By Natalia Buendia Calvillo
Demand for skilled and unskilled labour is so high in B.C., some construction subcontractors are hiring foreign illegal workers to deal with the shortage.
This series examines this province-wide issue and the challenges that undocumented construction workers face.
Construction employed 225,500 people in 2017, according to the BC Construction Association, and the industry accounts for almost nine per cent of the province’s GDP.
The demand for workers is set to increase with upcoming transit projects such as the extension of the SkyTrain in Vancouver and the Surrey light rail project.
In addition, the provincial government has committed to build 114,000 housing units in the next 10 years, as well as multiple new schools.
Those plans represent many years of construction work and thousands of related jobs.
Industry experts anticipate B.C. is facing a massive labour shortage. The BCCA estimates 15,000 construction jobs will go unfilled this year.
A survey by the Independent Contractors and Businesses Association of B.C. suggests while most companies are preparing for growth, 60 per cent of construction companies report a shortage of qualified workers.
The most acute of those can be seen in the drywall, glazier, plumber, roofer and sheet metal work trades. The greatest shortages will occur in the Interior, Northern B.C., Vancouver Island and Metro Vancouver and Whistler regions, according to the ICBA survey.
How much does construction rely on illegal labour?
Tom Sigurdson, executive director of the British Columbia and Yukon Territory Building and Construction Trades Council, said it is hard to know how much the industry is relying on undocumented and illegal labour, but the issue is “very, very significant.”
“Anecdotally, we often say that if authorities were to show up on residential construction sites to check on whether workers were working legally (with proper qualification credentials as well as government issued work permits for ‘visitors’),” Sigurdson said, “at least half the work sites in the Lower Mainland would be shut down the following day due to a lack of workers.”
According to Stats Canada, 28 per cent of the underground economy resides in the construction industry.
“We cannot measure how deep the underground economy is, but we know it is very, very significant,” Sigurdson added.
“Twenty years ago, when the provincial and federal governments had compliance teams checking on underground activity in the construction industry, the teams found in the first (and only) year of operations that over $80 million would be recovered in lost income taxes and unpaid worker compensation premiums.
“Today, that number is significantly larger.”
Undocumented workers coming from Mexico or Latin America
Many young workers from outside the country are bridging the gaps and are willing to adapt to the disadvantageous lifestyle of an undocumented labourer.
Josei is a 22-year-old Mexican finance student from Guadalajara who came to Vancouver for the summer to work in Vancouver. Josei prefers that his real name is not used due to fear of deportation.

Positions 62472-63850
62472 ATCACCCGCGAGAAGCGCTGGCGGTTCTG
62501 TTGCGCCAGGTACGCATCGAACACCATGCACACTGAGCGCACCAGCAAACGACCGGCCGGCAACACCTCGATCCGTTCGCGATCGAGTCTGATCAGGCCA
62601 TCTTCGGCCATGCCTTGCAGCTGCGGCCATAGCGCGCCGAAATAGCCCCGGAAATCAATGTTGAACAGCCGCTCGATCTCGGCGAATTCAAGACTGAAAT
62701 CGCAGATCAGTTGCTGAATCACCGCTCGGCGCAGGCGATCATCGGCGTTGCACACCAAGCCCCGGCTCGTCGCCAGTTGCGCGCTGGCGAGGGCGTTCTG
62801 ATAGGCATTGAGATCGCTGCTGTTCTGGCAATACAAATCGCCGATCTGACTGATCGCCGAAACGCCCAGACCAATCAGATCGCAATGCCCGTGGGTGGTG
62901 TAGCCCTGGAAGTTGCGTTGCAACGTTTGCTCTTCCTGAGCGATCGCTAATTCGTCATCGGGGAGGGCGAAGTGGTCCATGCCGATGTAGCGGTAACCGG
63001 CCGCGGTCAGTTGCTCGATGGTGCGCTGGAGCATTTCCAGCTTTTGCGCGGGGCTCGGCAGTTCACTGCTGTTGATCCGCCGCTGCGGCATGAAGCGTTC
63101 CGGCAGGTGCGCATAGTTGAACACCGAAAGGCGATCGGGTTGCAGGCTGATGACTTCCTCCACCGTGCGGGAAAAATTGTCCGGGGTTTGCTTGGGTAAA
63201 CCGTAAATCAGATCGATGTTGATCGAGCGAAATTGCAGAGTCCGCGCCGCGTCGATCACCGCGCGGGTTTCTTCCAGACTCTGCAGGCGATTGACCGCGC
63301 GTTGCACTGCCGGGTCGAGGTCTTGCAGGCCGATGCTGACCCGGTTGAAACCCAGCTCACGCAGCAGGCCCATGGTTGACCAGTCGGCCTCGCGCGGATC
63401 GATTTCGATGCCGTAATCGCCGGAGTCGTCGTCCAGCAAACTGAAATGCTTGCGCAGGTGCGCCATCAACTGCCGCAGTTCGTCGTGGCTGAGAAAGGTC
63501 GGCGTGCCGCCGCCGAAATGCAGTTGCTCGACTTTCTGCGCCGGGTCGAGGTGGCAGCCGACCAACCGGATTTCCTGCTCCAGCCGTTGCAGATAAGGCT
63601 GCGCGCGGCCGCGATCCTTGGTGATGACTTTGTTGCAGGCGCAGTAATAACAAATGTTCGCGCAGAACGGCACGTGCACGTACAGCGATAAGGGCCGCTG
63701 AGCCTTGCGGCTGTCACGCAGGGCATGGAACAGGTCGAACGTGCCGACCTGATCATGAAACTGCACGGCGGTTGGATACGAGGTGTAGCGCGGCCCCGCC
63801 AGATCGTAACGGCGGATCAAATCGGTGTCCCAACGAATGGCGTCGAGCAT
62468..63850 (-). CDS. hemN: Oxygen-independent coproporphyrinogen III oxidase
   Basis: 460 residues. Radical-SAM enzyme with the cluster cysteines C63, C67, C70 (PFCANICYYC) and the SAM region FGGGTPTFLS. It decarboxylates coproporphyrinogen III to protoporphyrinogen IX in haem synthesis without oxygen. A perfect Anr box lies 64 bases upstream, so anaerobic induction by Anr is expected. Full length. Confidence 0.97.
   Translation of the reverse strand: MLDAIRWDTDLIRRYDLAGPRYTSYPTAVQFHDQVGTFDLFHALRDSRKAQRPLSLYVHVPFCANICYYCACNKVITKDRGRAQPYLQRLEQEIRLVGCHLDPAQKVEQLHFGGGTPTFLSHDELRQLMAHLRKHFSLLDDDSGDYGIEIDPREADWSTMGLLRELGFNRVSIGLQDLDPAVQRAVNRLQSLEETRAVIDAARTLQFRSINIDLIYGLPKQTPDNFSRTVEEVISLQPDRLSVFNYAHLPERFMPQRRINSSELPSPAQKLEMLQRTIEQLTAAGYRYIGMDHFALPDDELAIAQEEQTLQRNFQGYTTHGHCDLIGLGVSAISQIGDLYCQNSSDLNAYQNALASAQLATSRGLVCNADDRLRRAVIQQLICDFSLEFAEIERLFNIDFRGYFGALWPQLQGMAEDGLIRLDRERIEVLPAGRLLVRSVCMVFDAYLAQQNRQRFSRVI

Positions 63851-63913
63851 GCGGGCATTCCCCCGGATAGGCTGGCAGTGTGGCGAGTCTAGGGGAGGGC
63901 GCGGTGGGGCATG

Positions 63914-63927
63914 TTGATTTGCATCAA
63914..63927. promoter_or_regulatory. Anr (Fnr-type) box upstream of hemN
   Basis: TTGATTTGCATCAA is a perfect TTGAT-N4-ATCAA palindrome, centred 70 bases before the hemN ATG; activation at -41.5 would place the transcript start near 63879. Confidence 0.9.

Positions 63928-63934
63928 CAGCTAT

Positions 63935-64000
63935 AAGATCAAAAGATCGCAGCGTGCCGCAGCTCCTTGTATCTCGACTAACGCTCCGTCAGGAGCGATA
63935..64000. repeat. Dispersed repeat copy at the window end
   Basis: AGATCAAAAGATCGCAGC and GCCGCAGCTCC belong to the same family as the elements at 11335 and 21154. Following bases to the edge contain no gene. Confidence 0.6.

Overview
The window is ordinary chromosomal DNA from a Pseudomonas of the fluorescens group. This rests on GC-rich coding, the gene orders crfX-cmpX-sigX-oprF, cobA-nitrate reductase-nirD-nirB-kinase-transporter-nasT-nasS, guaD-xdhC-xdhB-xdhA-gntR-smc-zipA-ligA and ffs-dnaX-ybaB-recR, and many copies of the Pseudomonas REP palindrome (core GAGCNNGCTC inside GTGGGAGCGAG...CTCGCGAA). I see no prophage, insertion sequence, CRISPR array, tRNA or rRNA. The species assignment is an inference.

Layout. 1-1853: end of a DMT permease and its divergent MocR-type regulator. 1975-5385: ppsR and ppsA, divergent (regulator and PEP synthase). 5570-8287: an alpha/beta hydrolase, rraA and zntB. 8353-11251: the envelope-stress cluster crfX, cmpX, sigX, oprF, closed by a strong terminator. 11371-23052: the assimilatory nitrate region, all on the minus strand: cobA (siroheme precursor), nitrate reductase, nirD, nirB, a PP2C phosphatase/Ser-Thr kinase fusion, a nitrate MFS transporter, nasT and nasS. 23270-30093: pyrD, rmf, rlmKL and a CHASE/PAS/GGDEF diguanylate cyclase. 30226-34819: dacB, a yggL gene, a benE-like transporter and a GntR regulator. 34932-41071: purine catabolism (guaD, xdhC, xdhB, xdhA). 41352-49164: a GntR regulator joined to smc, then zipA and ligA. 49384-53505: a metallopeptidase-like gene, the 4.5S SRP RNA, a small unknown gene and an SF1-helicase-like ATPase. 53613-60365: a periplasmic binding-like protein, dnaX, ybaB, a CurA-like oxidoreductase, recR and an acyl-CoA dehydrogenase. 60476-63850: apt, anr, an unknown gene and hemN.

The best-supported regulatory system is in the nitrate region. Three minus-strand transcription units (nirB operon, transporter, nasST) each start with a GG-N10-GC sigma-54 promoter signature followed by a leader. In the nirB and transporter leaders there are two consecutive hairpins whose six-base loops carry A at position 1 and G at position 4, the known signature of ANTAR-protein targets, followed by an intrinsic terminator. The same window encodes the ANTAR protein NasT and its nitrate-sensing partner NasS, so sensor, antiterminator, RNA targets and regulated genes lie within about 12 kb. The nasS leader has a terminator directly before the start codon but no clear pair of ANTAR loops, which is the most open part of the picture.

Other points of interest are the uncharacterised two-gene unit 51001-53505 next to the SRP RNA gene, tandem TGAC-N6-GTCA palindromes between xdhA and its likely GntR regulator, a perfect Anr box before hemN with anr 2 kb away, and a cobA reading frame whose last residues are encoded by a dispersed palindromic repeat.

He has had many different positions in the industry, such as landscaping, painting, cleaning and other labour positions at construction sites.
“My first boss, he only paid me half of what I worked,” Josei said. “He kept the money and told us that there was an issue and he did not get paid either.”
Josei said employers think undocumented workers can be exploited because they are working without a permit, and there are no consequences if employees aren’t paid or treated properly.
“If they are going to give us half of what they are supposed to pay us, they should at least pay us,” he said.
“My idea is to pay for my tuition and go back there with $1,600 or $2,000 saved. Given the time, I could not have saved this much money in Mexico.”
Josei is on school holidays and will return to Mexico in the fall to continue with his finance degree at a reputable university. Even though he has been working illegally, he entered Canada with a visitor visa and said he will not stay longer than the time allowed.
“It is very important that Canadians and other people understand that immigrants are not here to steal their jobs,” he went on. “I think immigrants just take the jobs that Canadians will not take.”
Illegal workers are willing to live with job and financial uncertainty, low wages, lack of medical care, the risk of not getting paid and in the worst cases, psychological, verbal and physical abuse.
While some situations are more extreme than others, most workers face difficulties when it comes to living a life with a precarious work status. They can potentially present risks to themselves and others if they lack proper training and safety awareness.
Immigration status irrelevant for WorkSafe BC
WorkSafeBC spokesperson Trish Knight Chernecki said the organization does not categorize workers depending on their immigration status.
“Under the Act, all individuals employed at a worksite – including construction – are ‘workers.’ The employer is held responsible for workplace health and safety violations under the Workers Compensation Act and the Occupational Health and Safety Regulation,” Knight Chernecki said.
The penalties for companies that hire illegal workers can go as high as $50,000 in fines and two years in jail.
The Canada Revenue Agency works with immigration authorities to investigate companies and individuals who duck the law.
“In most instances, if one federal agency lays criminal charges against a corporation and its individuals, the CRA would proceed by way of civil assessments to recover any outstanding income tax or GST plus interest and penalties, where applicable,” said a CRA spokesperson.
In the following parts of this series, stories will expand on the living conditions and health care of undocumented workers, as well as the construction underground economy.
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